Aeschynanthus speciosus

Family : Gesneriaceae

Text © Pietro Puccio


English translation by Mario Beltramini


Native to South-East Asia Aeschynanthus speciosus is a very floriferous species © Giuseppe Mazza

Native to South-East Asia Aeschynanthus speciosus is a very floriferous species © Giuseppe Mazza

This plant is native to Indonesia and Malaysia, where it grows as epiphytic on the trees in the pluvial forests at an altitude going from 150 to 1.900 m.

The name of the genus comes from the combination of the Greek words “aischyne” = shame, shyness and “anthos” = flower, with reference to the red colour of the flowers of many species belonging to the genus; the name of the species is the Latin adjective “speciosus” = beautiful.

Common names: basket plant, lipstick plant (English); Schamblume (German) .

The Aeschynanthus speciosus Hook. (1847) is an epiphytic evergreen plant with semi-erect or hanging branches, up to 60 cm long, and elliptic, or ovate, leaves rather fleshy, usually opposite, at times verticillate (three or more per each node), of glossy dark green colour on the upper pagen, paler below, 5-15 cm long and 2-5 cm broad, with sharp or caudate apex.

The inflorescences are terminal, compact, carrying 4-16 tubular, curved, flowers, 6-11 cm long and 2,5 cm broad, with five rounded lobes of an orange red colour.

The fruits are 20-40 cm long and thin, about 3 mm, capsules, containing hairy seeds, about 1 mm long.

It reproduces by seed and by cutting in spring utilizing 10-15 cm long portions of branch, on a sandy substratum, or rich of agri-perlite, at a temperature of 20-24 °C, in a location with high atmospheric humidity, or, failing this, encasing the pot in plastic bag for maintaining the humidity; it may also reproduce by leaf cutting, but with longer times.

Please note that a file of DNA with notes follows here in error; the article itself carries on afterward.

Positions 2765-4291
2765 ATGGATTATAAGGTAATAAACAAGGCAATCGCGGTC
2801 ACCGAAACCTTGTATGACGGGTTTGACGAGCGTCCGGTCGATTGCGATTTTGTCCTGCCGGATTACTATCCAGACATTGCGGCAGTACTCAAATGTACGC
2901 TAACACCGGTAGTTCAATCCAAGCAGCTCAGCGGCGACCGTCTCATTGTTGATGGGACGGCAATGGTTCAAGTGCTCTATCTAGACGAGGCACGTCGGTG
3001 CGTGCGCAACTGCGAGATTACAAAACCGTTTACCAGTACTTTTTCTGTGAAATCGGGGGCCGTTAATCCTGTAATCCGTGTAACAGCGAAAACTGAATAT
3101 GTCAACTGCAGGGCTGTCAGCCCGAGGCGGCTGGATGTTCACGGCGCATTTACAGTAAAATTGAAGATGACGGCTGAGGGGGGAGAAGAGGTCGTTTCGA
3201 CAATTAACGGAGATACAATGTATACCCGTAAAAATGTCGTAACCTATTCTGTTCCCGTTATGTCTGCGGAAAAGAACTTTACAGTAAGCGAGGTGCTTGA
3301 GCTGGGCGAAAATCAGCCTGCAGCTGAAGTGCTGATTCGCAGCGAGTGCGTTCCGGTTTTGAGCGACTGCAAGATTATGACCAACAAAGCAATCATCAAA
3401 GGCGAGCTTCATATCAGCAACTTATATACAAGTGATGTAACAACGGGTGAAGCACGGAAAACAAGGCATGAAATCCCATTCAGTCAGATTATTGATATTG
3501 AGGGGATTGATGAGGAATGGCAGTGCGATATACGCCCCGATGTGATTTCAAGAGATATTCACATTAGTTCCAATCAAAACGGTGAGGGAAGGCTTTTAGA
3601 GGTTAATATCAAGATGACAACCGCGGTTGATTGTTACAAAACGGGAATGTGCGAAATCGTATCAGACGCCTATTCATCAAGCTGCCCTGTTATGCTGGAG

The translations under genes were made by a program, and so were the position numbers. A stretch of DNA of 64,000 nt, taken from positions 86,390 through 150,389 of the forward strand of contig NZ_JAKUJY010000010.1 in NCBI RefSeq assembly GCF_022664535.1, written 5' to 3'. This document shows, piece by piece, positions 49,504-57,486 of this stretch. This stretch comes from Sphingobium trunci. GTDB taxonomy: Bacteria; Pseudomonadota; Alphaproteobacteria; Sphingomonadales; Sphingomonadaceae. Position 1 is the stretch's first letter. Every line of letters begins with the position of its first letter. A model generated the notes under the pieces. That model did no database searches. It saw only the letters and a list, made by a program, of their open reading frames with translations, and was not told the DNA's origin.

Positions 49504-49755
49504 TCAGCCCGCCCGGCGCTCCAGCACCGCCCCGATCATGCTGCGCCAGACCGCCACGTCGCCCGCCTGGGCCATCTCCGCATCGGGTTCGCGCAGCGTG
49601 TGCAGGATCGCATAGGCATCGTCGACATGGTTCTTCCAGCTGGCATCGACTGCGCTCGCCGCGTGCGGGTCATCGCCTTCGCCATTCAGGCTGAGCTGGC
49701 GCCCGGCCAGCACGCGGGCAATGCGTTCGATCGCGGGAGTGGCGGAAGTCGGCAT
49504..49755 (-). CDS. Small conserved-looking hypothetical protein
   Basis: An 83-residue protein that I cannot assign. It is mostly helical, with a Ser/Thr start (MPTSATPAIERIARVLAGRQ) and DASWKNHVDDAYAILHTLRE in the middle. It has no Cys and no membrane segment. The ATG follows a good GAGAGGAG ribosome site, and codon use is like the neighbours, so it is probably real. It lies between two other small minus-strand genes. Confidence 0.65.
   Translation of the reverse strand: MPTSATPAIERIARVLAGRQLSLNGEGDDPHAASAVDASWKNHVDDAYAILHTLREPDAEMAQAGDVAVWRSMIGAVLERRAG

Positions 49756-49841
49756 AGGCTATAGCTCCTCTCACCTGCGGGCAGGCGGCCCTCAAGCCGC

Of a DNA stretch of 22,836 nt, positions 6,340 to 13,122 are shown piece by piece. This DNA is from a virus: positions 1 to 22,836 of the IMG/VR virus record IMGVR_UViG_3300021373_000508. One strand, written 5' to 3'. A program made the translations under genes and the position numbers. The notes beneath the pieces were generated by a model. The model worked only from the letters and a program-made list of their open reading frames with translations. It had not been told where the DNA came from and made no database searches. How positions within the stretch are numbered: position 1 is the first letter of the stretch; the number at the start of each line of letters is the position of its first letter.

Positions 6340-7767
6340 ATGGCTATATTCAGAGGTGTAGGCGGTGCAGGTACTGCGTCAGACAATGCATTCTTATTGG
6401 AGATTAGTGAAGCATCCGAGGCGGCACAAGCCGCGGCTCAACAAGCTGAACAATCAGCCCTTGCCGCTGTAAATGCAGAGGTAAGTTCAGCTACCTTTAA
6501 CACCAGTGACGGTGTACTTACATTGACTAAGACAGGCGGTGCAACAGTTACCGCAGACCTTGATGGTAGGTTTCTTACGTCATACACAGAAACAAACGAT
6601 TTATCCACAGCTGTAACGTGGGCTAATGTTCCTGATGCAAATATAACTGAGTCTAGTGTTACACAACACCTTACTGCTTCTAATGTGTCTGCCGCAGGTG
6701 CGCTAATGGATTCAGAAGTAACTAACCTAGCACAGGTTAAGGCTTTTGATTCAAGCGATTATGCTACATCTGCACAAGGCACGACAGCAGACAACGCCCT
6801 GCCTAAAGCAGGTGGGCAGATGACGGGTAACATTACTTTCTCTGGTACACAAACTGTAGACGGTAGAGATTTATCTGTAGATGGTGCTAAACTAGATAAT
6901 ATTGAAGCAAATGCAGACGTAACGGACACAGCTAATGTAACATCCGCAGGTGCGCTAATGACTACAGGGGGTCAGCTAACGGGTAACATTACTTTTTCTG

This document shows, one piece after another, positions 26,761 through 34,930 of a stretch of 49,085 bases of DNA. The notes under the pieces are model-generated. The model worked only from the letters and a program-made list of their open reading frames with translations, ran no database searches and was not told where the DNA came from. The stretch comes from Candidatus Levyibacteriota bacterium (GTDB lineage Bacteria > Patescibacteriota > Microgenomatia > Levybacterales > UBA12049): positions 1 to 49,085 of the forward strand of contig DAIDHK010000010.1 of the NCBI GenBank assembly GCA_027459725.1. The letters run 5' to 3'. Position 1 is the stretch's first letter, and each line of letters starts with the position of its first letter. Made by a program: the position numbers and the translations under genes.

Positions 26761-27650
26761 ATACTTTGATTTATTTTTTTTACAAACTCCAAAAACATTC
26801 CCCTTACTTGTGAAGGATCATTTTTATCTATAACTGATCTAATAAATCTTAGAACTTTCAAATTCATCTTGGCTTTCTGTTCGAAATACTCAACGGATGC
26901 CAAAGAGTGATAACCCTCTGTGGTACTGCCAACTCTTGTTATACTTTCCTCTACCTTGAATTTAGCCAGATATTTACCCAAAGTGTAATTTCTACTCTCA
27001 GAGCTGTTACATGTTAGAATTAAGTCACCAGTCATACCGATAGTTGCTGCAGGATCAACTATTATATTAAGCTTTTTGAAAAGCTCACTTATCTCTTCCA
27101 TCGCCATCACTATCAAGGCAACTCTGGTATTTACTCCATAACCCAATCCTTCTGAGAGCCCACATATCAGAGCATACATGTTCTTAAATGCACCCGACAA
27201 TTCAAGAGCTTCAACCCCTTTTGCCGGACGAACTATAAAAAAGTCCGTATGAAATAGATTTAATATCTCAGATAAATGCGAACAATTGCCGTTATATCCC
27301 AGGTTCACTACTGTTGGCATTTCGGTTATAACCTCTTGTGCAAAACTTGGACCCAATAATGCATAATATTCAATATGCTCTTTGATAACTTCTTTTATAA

Much floriferous species to be cultivated as epiphytic on the trees or in hanging pots in very luminous position, but not in direct sun, in the tropical and humid subtropical climate; it requires a much porous substratum which may be formed by coarse peat with 30% of siliceous sand or agri-perlite.

Watering must be regular during the vegetative period, but without stagnations which may be harmful; the nebulisations with non calcareous water are useful, in particular during the warmest periods if the atmosphere is too dry; during the resting time, the watering must be reduced in such a way to leave the superior layers of mould to dry up, before giving water again. In the places where the climate does not allow the permanent cultivation in open air, it is to be sheltered in a very luminous location at a temperature of not less than 16 °C, even if it may bear some degree less for a short time; if the local humidity is low, the pot may be placed on a wide saucer full of expanded clay or rubble with a layer of water, not in direct contact with the bottom of the pot, in way to increase the humidity.

The displacements and the sudden variations of temperature during the blooming are to be avoided, as this may cause the premature fall of the flowers. The pruning is to be done by early spring or immediately after the flowering; the change of pot is to be effected in spring when the substratum becomes compact, roughly each 2-3 years.

Synonyms: Aeschynanthus aucklandiae H.Low (1849); Aeschynanthus splendens Lindl. & Paxton (1852).


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